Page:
Remember that the text in the anchor can pass relevance to the page it links to, so select your linking text with that in mind. It’s also perfectly fine if you want to link to another page in your site without passing anchor text relevance, and in those cases you can simply use a ‘click here’ as an anchor.

Commonly, contextual link anchors are text, but sometimes they might be an image like a designed button. Calls to Action buttons like ‘Get a Quote’ are part of your Conversion Pathway and every page should have some kind of conversion strategy in place. How and where you place these on your pages is important for Conversion Rate Optimisation.

Linking Within a Single Page

You can also use links to link to other places within the same page.

You’d only really need to do this if your page was longer than a single screen view, i.e. if your user has to scroll a long way down to see the rest of your content, consider how to best use this type of link to make the rest of the content more accessible.

You could do that as a small bullet list type menu, or simply link to later or (or earlier) sections from contextual link anchors. Again, this is another opportunity to pass SEO relevance, but don’t do this unless it improves your UI/UX in some way.

Links to Non-HTML Pages

If you need to link to resources in your website like PDF documents for example, avoid having the PDF open in the same browser tab that the page is currently using, because users may inadvertently close the document tab and also close off from browsing your site.

That’s a bad result for UI/UX leading to possible frustration and may lose you the visitor and the business they bring.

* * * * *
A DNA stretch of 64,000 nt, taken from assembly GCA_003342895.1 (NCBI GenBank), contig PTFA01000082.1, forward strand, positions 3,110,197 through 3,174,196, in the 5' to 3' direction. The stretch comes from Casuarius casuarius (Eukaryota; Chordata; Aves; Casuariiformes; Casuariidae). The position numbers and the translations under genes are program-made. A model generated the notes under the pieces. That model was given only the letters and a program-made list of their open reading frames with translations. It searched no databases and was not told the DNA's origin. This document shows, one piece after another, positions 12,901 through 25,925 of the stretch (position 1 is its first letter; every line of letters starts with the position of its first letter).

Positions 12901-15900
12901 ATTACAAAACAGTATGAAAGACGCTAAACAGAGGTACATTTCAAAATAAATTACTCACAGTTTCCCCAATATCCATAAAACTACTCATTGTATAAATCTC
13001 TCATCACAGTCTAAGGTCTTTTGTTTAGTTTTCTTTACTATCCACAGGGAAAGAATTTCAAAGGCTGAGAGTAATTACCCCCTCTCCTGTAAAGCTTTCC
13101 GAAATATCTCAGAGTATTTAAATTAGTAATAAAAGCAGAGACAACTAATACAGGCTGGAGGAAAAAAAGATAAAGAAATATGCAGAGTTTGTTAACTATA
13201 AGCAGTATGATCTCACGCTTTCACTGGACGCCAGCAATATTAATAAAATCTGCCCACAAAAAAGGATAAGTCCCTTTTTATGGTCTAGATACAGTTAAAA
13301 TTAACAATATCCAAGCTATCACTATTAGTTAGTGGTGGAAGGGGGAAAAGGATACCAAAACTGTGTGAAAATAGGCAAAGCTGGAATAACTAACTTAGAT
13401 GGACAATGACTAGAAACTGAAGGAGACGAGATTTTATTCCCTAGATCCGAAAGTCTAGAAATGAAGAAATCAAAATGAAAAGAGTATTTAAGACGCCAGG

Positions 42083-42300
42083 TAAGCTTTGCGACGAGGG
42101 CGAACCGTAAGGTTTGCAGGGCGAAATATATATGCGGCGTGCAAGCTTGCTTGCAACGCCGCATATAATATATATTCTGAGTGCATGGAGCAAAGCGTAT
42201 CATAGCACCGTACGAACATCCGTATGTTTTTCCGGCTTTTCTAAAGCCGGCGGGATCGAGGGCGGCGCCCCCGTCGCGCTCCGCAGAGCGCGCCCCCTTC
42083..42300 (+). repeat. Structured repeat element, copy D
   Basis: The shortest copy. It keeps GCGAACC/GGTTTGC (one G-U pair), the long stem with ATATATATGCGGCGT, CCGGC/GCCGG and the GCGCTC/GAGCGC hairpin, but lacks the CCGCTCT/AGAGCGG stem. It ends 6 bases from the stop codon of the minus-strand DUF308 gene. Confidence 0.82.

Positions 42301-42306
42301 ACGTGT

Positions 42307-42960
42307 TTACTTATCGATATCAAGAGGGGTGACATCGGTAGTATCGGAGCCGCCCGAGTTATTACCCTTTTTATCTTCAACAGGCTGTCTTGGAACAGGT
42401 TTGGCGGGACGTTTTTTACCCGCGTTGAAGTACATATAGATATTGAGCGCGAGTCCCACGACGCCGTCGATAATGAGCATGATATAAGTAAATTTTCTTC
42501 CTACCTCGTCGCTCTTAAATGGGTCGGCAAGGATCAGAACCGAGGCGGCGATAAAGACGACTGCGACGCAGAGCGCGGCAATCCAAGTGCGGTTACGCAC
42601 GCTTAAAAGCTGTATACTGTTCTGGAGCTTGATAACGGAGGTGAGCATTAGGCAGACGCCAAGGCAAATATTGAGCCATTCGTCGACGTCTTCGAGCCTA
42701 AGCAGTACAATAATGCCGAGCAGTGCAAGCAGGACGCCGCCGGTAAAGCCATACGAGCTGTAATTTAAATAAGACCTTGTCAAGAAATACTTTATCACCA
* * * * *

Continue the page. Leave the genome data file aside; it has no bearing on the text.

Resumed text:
Target all links to resources to a new tab. If your user closes the tab, they will still be on your website. Also consider what software your user may or may not have to view certain resources on your site.

Not everyone uses Mircosoft Office, so if you have Word documents, convert them to PDF first and then upload to your site. PDFs are more universally readable than Word documents. Always think of what’s best for your user.

The content in PDF documents can also be crawled by search engines, so they can positively add to your search engine optimised content.

Links Exiting Your Site

Only link to page outside your website if your user could genuinely benefit from following the link, and always use a blank tab as the link target, unless the outbound link is part of your conversion (like when you want to refer them to a place where conversions are more desirable for you).

If you want to link to someone else’s site because the content is helpful, ask permission from the content owner to reproduce that content on your own site.

To avoid issues in regards to duplicate content, just set the duplicated page content to no-index. This is a request to search engines to not show this page in search results and not count it toward your SEO and pagerank assessments. It allows you to have the duplicated content, provide your user with what they want, and maintain SEO integrity.

If you link out of your site you may:

1. Pass relevance of the link anchor text to the other website,

2. Lose your user. Outbound links will gain your site no pagerank or SEO power.

They are one-way only. Some affiliated website owners may ask you to ‘swap’ links with them. This is where you place a link to their site, and they place a link to your site. Usually, links pass relevance, but reciprocal linking cancels out any SEO benefit. Only do this if it makes sense for your UI/UX.


This is a link parameter that requests that the search engine does not pass through the link.

You can use it on any link to prevent the search engine crawlers from being able to go through the link.

It has no effect on UI/UX so your users are completely unaware this parameter is placed on the link and will be able to pass through it to the next page without any problem at all.

This doesn’t guarantee that the linked-to page won’t be crawled by Google. It just means they won’t enter from that specific link. If other ‘followed’ links exist to the same linked-to page, then the linked-to page will still get crawled and may get indexed in search results.

There is some differing opinion in regards to no-follow links and whether they can provide any SEO power at all, and I am of the side that believes they can in some circumstances.